Tributes paid to retiring bishops

The Bishop of Limerick and Killaloe, the Rt Rev Dr Kenneth Kearon, and the Bishop of Tuam, Killala and Achonry, the Rt Rev Patrick Rooke, have both announced their intention to retire on 31st October.

Commenting on the announcement, the Archbishop of Armagh and Primate of All Ireland, the Most Revd John McDowell, said: “There will be time and opportunity to say something more when the date of the Bishops’ retirement comes round, but for now I wish to thank Bishop Patrick Rooke and Bishop Kenneth Kearon for their respective and very distinctive contributions to the work of the House of Bishops and to the life of the Church of Ireland.

“When each was elected to the House, they brought with them a combination of wide experience and unique gifts. Bishop Rooke has worked tirelessly on an enormous range of projects on behalf of the Bishops with his characteristic thoroughness and energy. Bishop Kearon brought with him an unparalleled knowledge and experience of the Anglican Communion which he generously shared with many of us during the course of the last six years.

“Both Bishops, working together, with patience and pastoral care, successfully negotiated (in every sense of that word) the amalgamation of their united dioceses, which can now look to the future with confidence and optimism.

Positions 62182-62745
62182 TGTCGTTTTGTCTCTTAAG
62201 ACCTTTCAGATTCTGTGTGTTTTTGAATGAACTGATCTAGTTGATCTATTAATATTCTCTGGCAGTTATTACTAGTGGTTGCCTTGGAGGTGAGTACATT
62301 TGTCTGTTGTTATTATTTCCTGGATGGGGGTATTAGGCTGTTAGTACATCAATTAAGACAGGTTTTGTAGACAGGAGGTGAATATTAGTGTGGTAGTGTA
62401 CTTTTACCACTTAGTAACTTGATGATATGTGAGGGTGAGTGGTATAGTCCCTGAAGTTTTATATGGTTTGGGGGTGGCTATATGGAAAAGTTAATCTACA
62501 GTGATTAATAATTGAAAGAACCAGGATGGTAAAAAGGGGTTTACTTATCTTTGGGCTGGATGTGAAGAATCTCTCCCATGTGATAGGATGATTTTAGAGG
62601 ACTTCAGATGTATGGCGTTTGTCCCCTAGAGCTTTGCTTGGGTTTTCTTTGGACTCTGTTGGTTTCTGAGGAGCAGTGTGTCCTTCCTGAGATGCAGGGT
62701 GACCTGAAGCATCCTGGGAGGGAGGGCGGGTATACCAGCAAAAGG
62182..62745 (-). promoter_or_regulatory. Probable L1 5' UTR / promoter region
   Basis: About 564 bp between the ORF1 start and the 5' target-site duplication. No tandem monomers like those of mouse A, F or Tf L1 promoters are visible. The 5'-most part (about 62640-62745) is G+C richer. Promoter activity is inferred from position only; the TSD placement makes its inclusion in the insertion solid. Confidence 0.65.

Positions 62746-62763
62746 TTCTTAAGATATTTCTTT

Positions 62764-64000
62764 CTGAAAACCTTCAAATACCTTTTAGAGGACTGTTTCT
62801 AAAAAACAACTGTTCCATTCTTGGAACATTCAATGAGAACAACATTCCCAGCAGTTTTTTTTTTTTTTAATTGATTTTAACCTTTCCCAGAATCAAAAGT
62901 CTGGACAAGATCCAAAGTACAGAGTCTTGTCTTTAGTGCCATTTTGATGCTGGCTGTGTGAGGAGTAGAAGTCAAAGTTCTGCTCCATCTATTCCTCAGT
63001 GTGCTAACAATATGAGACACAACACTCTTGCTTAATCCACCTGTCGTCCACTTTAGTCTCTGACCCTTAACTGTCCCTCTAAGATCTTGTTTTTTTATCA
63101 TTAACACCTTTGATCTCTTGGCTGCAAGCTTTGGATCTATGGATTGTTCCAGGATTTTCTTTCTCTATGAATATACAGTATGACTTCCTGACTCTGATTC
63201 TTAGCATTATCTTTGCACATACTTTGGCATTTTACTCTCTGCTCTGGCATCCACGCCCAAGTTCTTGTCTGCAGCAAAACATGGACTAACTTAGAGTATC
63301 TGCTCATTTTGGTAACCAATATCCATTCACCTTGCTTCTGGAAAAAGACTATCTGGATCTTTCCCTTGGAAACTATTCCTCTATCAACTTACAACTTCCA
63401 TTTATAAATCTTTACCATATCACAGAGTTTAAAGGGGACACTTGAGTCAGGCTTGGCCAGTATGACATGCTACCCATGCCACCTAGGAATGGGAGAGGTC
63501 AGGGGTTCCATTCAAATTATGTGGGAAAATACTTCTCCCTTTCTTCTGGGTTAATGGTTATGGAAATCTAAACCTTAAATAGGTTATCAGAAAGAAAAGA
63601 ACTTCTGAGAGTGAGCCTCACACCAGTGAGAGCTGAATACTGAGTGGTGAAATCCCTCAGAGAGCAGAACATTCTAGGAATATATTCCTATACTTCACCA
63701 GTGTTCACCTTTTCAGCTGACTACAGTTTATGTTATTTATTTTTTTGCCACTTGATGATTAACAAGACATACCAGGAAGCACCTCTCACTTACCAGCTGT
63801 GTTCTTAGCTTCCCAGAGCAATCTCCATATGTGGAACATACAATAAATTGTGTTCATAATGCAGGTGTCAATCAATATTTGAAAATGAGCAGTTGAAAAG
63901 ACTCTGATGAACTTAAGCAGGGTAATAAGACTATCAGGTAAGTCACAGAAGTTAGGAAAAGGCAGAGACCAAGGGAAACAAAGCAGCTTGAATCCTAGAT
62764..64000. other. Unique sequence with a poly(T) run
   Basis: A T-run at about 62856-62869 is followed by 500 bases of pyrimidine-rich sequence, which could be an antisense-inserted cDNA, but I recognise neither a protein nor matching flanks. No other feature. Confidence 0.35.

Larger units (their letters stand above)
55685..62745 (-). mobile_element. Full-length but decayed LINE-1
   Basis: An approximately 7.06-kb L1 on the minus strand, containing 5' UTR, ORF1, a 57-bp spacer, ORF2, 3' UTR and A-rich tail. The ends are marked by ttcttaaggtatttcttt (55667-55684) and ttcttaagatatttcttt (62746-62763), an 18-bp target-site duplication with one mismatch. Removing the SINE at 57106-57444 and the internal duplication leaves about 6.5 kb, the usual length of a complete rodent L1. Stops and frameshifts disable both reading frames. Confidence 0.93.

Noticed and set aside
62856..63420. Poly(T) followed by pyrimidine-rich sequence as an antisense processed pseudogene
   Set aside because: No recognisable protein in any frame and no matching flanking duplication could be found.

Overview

“May I wish both Bishops God’s continued presence and blessing as they prepare, over the coming months, to move into a new phase of life and vocation.”

The Archbishop of Dublin and Primate of Ireland, the Most Revd Dr Michael Jackson, remarked: “I would like to commend Bishop Patrick Rooke and Bishop Kenneth Kearon for their positive contributions to the life of the Church of Ireland in the dioceses of Tuam, Killala and Achonry and Limerick, Killaloe and Ardfert and beyond. Geographically, the dioceses cover a large area along our western seaboard with a diverse population. Members of the Church of Ireland in the West of Ireland make a great contribution to their own communities and to the wider Church.

“The retirement of Bishop Rooke and Bishop Kearon will bring significant structural change to the dioceses. Both the Bishops now retiring and the people of Tuam, Killala and Achonry and of Limerick, Killaloe and Ardfert have done sustained work in building a firm foundation for their future together. They are to be commended on the spirit in which this work has been carried out collaboratively. There will be much to do in the coming months and years but I wish to assure them of my support as they travel this road together.”

The two bishops are pictured below with the former Bishop of Derry and Raphoe, Rt Rev Ken Good.

It’s Columba’s story – but not as you know it

You’ve read about him; now it’s time to see the film. A new Horrible Histories-style video depicting the life of St Columba was launched at a special all age service of worship in St Augustine’s Church yesterday and will be made available free to local schools in the Londonderry area.

The video, Columba: A Tale from Bad to Good, was commissioned by St Augustine’s as part of the Columba 1500 year of celebrations, marking the sesquimillennial anniversary of the patron saint’s birth.